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What might have been

Poplar Bluff star player will go from blue-chip
recruit to North Carolina blue next season
Sunday, March 13, 2005 | 12:00 a.m. CST; updated 12:18 a.m. CDT, Tuesday, July 22, 2008

If you closed your eyes this weekend and listened to the crowd noise at Mizzou Arena, you could almost picture him in black and gold.

McDonald’s All-American and North Carolina recruit Tyler Hansbrough spent the weekend in Columbia trying to lead Poplar Bluff to its second consecutive state championship.

Before deciding on Carolina blue, Hansbrough nearly chose to play for Missouri.

“I was seriously considering (coming to) Missouri,” Hansbrough said. “They were one of my finalists.”

Top programs nationwide recruited Hansbrough, an athletic 6 feet 9 inches and 250 pounds. Hansbrough narrowed his prospects to North Carolina, Kentucky, Kansas and Missouri.

His talent and ability to dominate the interior made forgoing collegiate basketball in favor of the NBA a possibility, something Hansbrough considered before deciding to realize a life-long goal.

“(Entering the NBA draft) was just an option,” Hansbrough said. “Something that I always wanted to do is play college basketball and I wanted to go to school.”

Hansbrough, who on his Web site, tyler50.com, lists the Tigers as his favorite team growing up, said the recruiting by Missouri assistant coach Marcus Perez was a reason he nearly stayed in state.

And as decision time neared last summer, people close to Hansbrough said it looked as though he would be playing in Columbia.

“With the kind of schools he was selecting from, there wasn’t a lot of ways he could go wrong,” Poplar Bluff coach John David Pattillo said. “At one time, I really thought he would (choose Missouri), but things just didn’t work out that way.”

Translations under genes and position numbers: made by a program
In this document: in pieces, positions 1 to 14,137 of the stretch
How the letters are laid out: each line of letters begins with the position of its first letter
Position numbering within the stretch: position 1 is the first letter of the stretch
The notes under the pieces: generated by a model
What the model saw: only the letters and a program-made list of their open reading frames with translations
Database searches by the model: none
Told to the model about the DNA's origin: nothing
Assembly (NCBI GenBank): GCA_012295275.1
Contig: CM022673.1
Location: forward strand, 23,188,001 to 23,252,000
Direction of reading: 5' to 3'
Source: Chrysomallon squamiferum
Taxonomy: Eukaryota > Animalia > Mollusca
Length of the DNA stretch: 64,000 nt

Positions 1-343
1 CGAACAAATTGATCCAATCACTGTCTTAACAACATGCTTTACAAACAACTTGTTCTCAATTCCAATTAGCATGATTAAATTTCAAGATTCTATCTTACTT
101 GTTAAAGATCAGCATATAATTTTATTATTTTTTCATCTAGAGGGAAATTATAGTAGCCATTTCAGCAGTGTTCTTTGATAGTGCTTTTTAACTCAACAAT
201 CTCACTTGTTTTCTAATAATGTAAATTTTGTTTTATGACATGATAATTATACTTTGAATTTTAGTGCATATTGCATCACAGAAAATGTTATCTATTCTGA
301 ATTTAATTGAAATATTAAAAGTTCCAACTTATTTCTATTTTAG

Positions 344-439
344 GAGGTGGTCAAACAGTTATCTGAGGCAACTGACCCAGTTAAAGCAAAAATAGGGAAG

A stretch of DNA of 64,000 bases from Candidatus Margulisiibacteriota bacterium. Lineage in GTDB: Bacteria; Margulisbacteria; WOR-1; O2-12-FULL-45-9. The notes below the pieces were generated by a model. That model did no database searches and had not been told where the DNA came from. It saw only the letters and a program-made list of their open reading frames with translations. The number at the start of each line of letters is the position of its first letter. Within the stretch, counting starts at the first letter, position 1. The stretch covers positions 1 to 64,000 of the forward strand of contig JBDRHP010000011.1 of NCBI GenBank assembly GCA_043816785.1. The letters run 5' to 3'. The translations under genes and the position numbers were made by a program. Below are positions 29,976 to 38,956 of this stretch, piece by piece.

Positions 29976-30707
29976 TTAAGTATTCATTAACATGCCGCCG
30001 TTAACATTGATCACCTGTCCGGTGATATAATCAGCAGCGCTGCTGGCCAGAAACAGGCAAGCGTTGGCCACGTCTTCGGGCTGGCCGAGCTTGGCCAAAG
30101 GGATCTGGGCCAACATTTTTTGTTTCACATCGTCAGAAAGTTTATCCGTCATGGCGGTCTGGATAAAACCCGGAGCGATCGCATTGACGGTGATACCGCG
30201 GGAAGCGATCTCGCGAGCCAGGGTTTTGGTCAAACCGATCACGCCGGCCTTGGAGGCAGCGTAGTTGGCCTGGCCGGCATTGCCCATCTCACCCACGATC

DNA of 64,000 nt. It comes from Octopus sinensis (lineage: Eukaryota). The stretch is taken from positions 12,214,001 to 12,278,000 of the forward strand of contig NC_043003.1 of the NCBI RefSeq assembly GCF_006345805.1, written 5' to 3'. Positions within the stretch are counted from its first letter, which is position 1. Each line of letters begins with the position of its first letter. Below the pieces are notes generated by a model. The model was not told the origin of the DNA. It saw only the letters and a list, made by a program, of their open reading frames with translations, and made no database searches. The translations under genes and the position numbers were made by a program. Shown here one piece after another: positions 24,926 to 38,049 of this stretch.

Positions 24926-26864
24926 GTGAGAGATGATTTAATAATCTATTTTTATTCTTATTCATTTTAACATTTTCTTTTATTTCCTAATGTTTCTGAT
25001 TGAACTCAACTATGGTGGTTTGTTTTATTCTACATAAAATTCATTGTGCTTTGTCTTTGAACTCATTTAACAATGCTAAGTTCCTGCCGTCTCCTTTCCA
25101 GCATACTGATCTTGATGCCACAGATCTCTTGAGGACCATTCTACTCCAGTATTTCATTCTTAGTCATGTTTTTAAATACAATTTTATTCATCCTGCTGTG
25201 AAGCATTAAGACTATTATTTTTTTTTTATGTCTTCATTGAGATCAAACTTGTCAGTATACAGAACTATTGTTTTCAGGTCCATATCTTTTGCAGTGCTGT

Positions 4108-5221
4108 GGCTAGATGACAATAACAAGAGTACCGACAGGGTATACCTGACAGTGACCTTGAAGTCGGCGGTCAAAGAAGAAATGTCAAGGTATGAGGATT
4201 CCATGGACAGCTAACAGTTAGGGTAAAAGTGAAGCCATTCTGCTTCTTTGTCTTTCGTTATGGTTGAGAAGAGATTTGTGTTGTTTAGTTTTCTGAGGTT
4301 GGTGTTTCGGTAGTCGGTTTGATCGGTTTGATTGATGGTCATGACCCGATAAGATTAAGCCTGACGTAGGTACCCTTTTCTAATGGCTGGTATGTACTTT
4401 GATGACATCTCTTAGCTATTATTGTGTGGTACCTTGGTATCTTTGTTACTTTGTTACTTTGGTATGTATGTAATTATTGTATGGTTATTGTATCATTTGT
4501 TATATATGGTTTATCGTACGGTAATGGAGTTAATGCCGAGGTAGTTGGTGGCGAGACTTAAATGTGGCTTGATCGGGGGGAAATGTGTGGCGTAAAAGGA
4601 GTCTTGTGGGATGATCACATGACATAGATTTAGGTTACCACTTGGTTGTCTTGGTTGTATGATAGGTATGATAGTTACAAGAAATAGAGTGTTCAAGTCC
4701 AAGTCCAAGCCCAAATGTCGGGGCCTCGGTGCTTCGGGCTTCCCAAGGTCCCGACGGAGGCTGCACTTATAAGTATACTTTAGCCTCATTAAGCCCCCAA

Hansbrough decided instead to take his promising game to North Carolina, hoping to see it flourish under the tutelage of Roy Williams and his staff.

Hansbrough said the main reasons for his decision were “my relationship with coach Williams and the chance to play at a big-time college. He’s the coach that I thought could develop me the best.”

Meanwhile, Missouri men’s basketball missed out on a top-flight prospect, a rare combination of exceptional talent and old-fashioned hustle, from a city less than 200 miles from campus.

“I’ve had a lot of people come and talk to me about how hard he plays,” Pattillo said. “He’s just relentless on the floor, added to that he’s 6-9 and a very good athlete.”

Although the hype surrounding Hansbrough didn’t end with his announcement last August (ESPN televised a Poplar Bluff game in early December), things have calmed down for the appreciative prospect.

“It’s a lot more at ease, I know where I’m going,” he said. “I don’t have to deal with what I dealt with last year.”

Hansbrough’s game continued to improve through his senior season.

He is averaging 28 points and 12 rebounds, and his coach thinks the absence of hysteria helped him throughout the season.

“I see (a difference) as far as being able to enjoy himself away from the floor, without the burden of the recruiting process and all the attention from media,” Pattillo said. “That’s a lot of weight off one’s shoulders.”

Despite opting not to play for Missouri, Hansbrough made himself at home in Columbia this weekend, scoring 60 points and grabbing 35 rebounds in two games to determine the state championship.

Hansbrough said he didn’t anticipate his decision not to attend Missouri to prompt a hostile reaction from any Tigers fans sitting in the crowd this weekend, and, apart from the intense ribbing expected of opposing fans, he wasn’t subjected to any jeering.

Ultimately, Hansbrough said he enjoyed his time at Mizzou Arena, even if it was short-lived.

“It’s is a lot nicer (than the Hearnes Center),” Hansbrough said. “One of the nicest arenas, there’s not much more you can ask for.”

Except maybe an address in Chapel Hill.


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